It is not how successful this day or that day was, how good a friend I was on Tuesday, how good a mother I was last week, or the kind of daughter I was this morning. It’s not how good my recovery is going today, or if my depression has been hard for these past few months, or if my anxiety yesterday made me want to cut. It’s the overall picture. How my life looks when I gaze at it in its totality, when I include all the moments. I forget to do that. It gets easy to focus on the wrongs and the failures and the slights and the perceived shortcomings. The moments where I didn’t do the right thing. The hardships and failures.

But, when I step back and look at the whole of my life, it turns out that I did a lot of things right. I did a lot of things well. I had a great many good moments. These are important things to remember, especially when the moments we are currently inhabiting are darker and harder ones. It’s the big picture that matters most, which means you can let go of a lot of the angst that comes with temporary hard times. And they are temporary, even if they feel like forever in the moments.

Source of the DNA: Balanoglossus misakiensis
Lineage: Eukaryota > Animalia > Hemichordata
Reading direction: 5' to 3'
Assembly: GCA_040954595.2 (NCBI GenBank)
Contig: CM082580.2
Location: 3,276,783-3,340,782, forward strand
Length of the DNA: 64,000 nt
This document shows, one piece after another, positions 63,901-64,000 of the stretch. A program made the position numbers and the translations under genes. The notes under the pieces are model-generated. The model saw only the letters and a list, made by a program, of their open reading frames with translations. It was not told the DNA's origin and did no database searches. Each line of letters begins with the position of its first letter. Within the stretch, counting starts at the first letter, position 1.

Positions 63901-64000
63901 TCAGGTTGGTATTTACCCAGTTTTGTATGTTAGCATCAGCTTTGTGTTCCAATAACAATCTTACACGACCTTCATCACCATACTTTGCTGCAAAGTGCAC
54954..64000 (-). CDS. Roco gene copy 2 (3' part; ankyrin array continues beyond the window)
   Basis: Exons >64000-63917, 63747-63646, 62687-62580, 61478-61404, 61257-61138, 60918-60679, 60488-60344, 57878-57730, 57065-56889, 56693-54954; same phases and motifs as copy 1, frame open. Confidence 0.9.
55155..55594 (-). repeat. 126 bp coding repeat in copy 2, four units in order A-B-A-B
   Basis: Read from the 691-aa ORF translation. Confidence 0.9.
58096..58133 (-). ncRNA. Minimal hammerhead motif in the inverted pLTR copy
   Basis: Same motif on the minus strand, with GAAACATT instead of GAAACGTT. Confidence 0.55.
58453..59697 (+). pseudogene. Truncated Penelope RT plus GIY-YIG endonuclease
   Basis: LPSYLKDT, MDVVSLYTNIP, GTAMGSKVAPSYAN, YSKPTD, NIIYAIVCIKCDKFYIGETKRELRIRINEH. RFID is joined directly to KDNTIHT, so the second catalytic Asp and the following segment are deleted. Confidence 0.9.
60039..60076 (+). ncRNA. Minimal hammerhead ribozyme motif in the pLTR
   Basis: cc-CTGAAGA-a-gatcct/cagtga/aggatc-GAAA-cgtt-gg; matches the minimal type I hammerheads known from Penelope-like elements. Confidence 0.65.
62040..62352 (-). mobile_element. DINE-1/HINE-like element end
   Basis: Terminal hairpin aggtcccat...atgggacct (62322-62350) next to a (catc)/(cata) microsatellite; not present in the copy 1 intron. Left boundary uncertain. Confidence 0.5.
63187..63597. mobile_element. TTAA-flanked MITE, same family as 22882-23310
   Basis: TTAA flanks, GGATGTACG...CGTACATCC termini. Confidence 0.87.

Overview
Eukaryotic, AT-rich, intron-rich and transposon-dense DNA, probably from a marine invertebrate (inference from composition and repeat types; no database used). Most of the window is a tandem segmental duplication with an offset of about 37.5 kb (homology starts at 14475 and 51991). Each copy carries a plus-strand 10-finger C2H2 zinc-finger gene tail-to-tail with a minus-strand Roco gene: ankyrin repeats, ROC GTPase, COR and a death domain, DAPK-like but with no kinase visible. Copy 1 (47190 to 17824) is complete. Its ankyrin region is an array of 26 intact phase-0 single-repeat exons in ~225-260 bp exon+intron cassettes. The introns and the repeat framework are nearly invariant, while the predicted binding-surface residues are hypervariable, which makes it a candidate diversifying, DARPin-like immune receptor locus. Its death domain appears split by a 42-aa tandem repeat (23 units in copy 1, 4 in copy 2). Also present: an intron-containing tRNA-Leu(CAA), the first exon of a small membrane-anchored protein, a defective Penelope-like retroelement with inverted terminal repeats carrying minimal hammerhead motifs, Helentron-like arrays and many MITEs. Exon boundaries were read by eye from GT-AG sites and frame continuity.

How often do you really look at the big picture?

2 thoughts on “Parenting and the big picture.

  1. Parenting has always seemed tricky to me. The most important thing seems to be correcting your parents’ mistakes. You don’t want your child to go through what you have. But that opens the door for other things to go wrong. Plus, we are all different. What worked for you might not work for your kid.

    I know some of your mental health issues stem from never being good enough, and I’m sorry about that. However, I think you deserve kudos for the fact that you still strive for perfection. Plenty of people would have just given up and not care about their grades. After all, you could have cruised on the same grades as your siblings.

    Comparing parenting to life is a clever one. I never looked at life in this specific way, but I do arrive at the same conclusions. That is why I don’t particularly believe in regrets. It’s a waste of time. And I know I am not without fault, but I hope to die knowing that I’ve been happy during my life here. So yes, I do look at the bigger picture.

    Liked by 1 person

    1. Thank you. Yes, it’s a tricky business. There’s a lot riding on getting it right and that can be a stress if you let yourself think about it.

      It’s true I struggle with the need for perfection. I’m starting some crafts for Christmas, and I’m not crafty, but I thought “why not” but already the “not good enough” thoughts are circling. So, the big picture view helps in letting some of that go.

      I hope most of your days are happy, as well.

      Liked by 1 person